Friday, 3 December 2010
This last February we had been on the farm for a mere 3 months before we were treated to a massive dump of snow which iced us in, caused us to run out of heating oil and generally made us farming novices sit up and pay attention. Worst in 30 years said our neighbours – don’t worry its unlikely to happen again. Exactly 10 months later we find ourselves in exactly the same circumstances – a foot and a half of snow, icy roads and general mayhem. This time we are better prepared but in building up our flock of Southdown sheep we have a lot more in the way of responsibilities.
So when I looked out the window yesterday morning and saw this magical Christmas card-like scene complete with robin red breast and holly leaves, I thought: forget the romantic sentimentality, better get the sheep in. And thanks heavens we did.
First of course we had to prepare the barn for the influx of woolly-type folk. Easier said than done because the aluminium hurdles we used to build pens kept getting frozen onto my gloves. Even with two layers of protection my hands were soon aching with cold that no amount of happy clapping could remedy. Then it was in the four wheel drive Kawasaki mule and out into fields to drive the sheep in. The ewes were a dream. It was as though they knew exactly what was going on. I rounded them up like an expert sheep dog and within minutes they were in the barn. The lambs were another matter entirely. They were clueless, cold, up to their armpits in snow and hysterical. Marcin the farm manager was wading knee deep in snow that skiers would die for trying to keep the lambs in a group while I tried to herd them towards the gate. Bella the sheep dog sat next to me in the passenger seat of mule and rolled her Collie eyes as if to say where the hell did you two learn to sheppard? After about half an hour of rushing about, stumbling in the snow, cursing, cajoling, waving arms and feed buckets, it finally dawned on the sheep that we were trying to communicate something to them. They began to move in the right direction and I leapt back into the mule, cursing because the seat was wet; Bella having trailed a snow plough’s worth of white stuff into the mule which in the interim had melted under her fat backside. Ignoring my soaking and increasingly cold nethers, I rammed the mule into first gear and drove the lambs across three fields towards the barn. All appeared to be going well when Burt, a teddy bear of a lamb, decided she could go no further – leaping across three fields, belly deep in snow was just too much for her. Her short Southdown legs gave way under her and she collapsed in the snow. She lay there grunting as if to say: you guys go on and leave me to die here peacefully. I managed to close the final gate behind the rest of the lambs and Marcin and I carried Burt the rest of the way – no easy feat since this lady weighs at least 20 kgs more than me. Once in the warm barn on some dry straw and faced with a pile of fresh hay, Burt made a remarkable recovery, pictured here.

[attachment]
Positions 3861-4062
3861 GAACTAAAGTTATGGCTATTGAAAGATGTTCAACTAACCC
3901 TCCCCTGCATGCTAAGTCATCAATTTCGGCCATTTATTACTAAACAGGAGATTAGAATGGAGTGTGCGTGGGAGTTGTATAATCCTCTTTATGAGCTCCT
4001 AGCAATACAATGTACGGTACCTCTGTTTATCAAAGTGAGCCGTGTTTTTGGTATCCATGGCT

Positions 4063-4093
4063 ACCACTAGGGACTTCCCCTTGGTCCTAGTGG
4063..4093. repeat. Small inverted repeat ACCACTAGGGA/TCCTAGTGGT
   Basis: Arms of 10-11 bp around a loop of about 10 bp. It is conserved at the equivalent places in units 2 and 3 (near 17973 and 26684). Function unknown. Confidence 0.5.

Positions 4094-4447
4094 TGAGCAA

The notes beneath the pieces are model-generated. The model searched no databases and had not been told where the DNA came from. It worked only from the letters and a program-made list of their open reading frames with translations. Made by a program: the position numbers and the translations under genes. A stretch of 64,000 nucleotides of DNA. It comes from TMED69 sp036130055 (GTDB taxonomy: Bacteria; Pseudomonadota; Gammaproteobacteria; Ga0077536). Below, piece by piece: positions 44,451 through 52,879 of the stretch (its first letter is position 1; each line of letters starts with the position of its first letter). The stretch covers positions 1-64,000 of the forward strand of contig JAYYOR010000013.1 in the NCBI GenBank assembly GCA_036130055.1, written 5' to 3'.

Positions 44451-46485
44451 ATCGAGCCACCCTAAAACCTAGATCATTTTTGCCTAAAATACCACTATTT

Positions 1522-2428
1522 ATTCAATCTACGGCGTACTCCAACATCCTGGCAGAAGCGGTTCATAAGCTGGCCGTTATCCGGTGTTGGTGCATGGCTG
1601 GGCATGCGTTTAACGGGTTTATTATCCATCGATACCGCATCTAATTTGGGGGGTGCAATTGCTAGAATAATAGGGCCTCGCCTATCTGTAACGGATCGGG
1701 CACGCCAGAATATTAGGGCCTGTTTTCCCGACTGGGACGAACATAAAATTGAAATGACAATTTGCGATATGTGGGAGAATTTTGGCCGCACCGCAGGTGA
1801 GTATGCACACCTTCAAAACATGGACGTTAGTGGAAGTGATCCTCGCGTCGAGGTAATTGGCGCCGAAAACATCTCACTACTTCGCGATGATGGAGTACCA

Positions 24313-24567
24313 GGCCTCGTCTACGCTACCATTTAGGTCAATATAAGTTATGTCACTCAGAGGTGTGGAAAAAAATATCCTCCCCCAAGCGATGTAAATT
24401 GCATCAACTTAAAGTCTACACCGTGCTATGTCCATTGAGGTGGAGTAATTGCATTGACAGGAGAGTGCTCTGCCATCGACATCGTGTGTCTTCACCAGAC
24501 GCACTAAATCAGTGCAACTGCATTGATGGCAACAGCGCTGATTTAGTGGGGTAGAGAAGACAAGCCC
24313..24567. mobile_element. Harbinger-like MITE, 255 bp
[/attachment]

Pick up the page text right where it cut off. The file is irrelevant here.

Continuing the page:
With the ewes and lambs in, the next task was to get the two rams in. Now they weigh at least 60kgs more than me and they can be rather pushy. Ask Marcin – he has been floored by them and he knows that they go exactly for the back of your knees with a force to send anyone flying. Well, I will spare readers what went on for about an hour. Suffice to say we got Jean-Claude and Range Master in. What astonished me was how their testicles had iced up – they were even sporting icicles! A fact not known to many folk is that sheep have the biggest testicles relative to their body size in the entire animal kingdom, so this was a sight to behold. Got me a bit worried though - we are supposed to be putting these rams to the ewes next week so that we can lamb in May. Question: how long do these things take to defrost, if at all?
With all the animals in their pens, fed and watered, a most wonderful calm descended on the barn. The sheep settled down to rest, chewing happily and the barn was filled with an amazing smell of warm animal. It was so biblical that I half expected to turn and see three regal men approaching bearing gifts. No such men or gifts but we were richly rewarded just the same- the content serenity of the animals was the perfect present. Four hours later I got into the farm house, chilled to the bone. Nothing a cup of tea couldn't remedy.